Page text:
“Sweet April showers do spring May flowers.”
— Thomas Tusser
Spring brings new inspiration to conscious cooks. With lighter, luscious ingredients replacing the heavier, sturdier foods of winter, a new focus can be found in the kitchen. Very soon the asparagus will begin their annual ascent, their slim stalks shooting up towards the sun, providing a most elegant and distinctive element of spring.
Prized for its unique flavor and texture, asparagus has been revered for centuries and is referred to as the “King of Spring.” In ancient Roman times, only the wealthy could afford this succulent delicacy. Roman emperors were especially fond of the slender spears and employed special asparagus fleets to fetch it for their tables. King Louis XIV of France was so enamored of asparagus that he ordered greenhouses to be built so that he might enjoy the exquisite flavor of asparagus year round. Julius Ceasar is credited with first serving asparagus with melted butter.
While the flavor of asparagus is divine, its health benefits are no less pronounced. Asparagus contains potent amounts of B vitamins, which may help regulate blood sugar levels. A significant source of fiber and protein is found in asparagus, both of which are essential for promoting excellent digestion and building up a strong immune system. The anti-inflammatory compounds found in asparagus may help protect against heart disease and type 2 diabetes. Eating asparagus is a perfect beauty treatment for the skin, as the antioxidant content may lessen the effects of sun damage and pollution, thereby lessening the effects of aging. Asparagus contains vitamin A, which can improve vision, and vitamin K which supports bone strengthening and healthy blood clotting.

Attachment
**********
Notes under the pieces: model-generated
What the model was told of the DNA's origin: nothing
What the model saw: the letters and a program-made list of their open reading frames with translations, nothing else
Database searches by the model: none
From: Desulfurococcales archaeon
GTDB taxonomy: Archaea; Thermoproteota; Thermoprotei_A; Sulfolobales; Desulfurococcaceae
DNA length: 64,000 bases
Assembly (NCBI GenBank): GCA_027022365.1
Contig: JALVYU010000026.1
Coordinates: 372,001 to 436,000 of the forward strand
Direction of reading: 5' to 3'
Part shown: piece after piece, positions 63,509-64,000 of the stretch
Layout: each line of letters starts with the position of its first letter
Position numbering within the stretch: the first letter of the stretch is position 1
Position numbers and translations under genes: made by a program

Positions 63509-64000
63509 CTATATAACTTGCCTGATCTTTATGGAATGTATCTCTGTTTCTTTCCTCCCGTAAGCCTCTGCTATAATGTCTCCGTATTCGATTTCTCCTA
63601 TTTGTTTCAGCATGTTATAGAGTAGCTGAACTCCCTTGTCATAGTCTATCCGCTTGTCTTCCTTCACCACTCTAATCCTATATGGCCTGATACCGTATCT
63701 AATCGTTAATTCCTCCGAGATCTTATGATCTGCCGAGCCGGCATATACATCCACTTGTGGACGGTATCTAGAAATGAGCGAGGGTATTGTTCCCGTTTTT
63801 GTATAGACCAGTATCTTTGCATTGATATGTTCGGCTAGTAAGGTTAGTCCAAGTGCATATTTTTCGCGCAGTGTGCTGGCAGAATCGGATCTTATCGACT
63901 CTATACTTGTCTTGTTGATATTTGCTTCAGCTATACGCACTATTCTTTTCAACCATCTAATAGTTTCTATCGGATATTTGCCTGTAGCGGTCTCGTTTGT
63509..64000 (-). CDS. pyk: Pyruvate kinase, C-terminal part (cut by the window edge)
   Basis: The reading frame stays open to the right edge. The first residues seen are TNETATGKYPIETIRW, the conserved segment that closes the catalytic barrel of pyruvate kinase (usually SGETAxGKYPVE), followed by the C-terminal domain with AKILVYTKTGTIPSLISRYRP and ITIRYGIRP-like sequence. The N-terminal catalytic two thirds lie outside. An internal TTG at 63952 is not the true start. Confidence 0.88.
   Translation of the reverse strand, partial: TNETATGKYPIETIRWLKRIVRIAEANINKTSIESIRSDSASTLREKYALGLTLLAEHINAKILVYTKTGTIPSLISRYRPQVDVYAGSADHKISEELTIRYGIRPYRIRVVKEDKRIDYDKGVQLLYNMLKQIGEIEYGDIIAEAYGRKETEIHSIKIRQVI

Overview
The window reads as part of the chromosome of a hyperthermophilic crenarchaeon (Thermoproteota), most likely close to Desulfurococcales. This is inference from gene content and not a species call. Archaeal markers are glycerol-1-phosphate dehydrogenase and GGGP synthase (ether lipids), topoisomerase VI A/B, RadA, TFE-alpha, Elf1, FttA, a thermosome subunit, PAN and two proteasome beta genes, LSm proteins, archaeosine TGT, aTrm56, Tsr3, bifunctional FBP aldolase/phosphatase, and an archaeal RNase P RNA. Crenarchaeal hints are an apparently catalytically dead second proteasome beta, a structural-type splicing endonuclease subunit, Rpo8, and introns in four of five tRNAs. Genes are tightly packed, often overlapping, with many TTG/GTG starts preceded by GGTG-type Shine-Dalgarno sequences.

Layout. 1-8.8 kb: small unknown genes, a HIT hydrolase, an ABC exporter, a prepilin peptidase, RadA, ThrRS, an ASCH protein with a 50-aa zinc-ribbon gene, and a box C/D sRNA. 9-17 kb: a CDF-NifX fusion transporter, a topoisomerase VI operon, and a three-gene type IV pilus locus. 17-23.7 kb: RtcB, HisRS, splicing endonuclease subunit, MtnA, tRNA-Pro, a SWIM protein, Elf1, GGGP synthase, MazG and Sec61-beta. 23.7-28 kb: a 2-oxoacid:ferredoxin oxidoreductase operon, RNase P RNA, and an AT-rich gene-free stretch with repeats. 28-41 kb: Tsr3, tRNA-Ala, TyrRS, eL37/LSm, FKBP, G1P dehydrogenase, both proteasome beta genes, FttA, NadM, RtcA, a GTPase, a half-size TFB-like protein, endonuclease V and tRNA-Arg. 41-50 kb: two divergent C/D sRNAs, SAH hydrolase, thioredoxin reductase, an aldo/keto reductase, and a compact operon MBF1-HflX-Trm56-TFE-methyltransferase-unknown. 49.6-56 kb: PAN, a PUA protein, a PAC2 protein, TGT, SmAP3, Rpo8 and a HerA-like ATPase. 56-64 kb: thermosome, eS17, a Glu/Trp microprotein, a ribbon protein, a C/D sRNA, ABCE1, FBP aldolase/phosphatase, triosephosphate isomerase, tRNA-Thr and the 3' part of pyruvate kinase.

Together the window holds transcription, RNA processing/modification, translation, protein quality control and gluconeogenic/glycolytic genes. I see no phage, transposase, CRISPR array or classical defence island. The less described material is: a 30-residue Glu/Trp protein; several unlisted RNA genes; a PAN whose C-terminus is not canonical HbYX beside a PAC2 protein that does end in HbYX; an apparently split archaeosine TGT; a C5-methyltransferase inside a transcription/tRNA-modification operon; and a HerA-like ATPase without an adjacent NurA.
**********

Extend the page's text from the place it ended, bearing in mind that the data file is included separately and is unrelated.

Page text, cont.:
For the most pleasureable asparagus experience, purchase from your local farmers. Whether you find your asparagus at the farm stand or supermarket, look for consistent, evenly green color, with no yellow stems or tips. The tips should be firm and tightly closed. To store, keep the rubber band on to hold the bunch together, trim about an inch off the bottom of the stems and stand the asparagus up in a glass with an inch or two of water in the bottom. All the ends should be sitting in the water. Loosely cover asparagus with a plastic bag and store in the refrigerator for up to 7 days, changing the water if it becomes cloudy.
Fresh spring asparagus is so delicious, that after rinsing it off, you can simply take a vegetable peeler and peel off long, thin strips. Pile the strips onto a salad plate and dress with olive oil and fresh squeezed lemon juice. Scatter freshly shaved parmesan on top and season with a touch of salt and plenty of freshly ground black pepper. Lightly steamed asparagus set atop buttered toast and topped with a poached egg is a quintessential spring celebration. Asparagus soup is sublime for those damp April days.
No matter how you choose to enjoy fresh spring asparagus, you will surely be preparing a delicious life.
2 pounds fresh asparagus, well rinsed
2 tablespoons olive oil
3 garlic cloves, finely minced
pinch of coarse sea salt
freshly ground black pepper
Preheat oven to 400 degrees. Snap off and discard tough ends of asparagus. Place asparagus spears on a parchment lined baking sheet. Drizzle evenly with olive oil and sprinkle with garlic. Season with salt and pepper. When oven is ready, roast for approximately 5-8 minutes, or until desired tenderness.
Variations: Before serving, sprinkle with a little balsamic vinegar. Or add sundried tomato strips, or toasted almonds, or plenty of finely chopped herbs, or chopped hard boiled egg or capers and lemon peel.
Robin Glowa, HHC, AADP, “The Conscious Cook”, is a passionate food and wellness professional who earned her certification in holistic health counseling from the Institute for Integrative Nutrition and Columbia University Teacher’s College. She earned her cooking experience in the kitchen! Robin specializes in teaching healthy cooking classes to children and adults utilizing fresh, natural ingredients and super simple, extra delicious recipes. She also conducts cooking demonstrations for many local organizations and is available for cooking parties and private instruction as well. For more information go to www.theconsciouscook.net.
Robin’s blog is confessionsofaconsciouscook.blogspot.com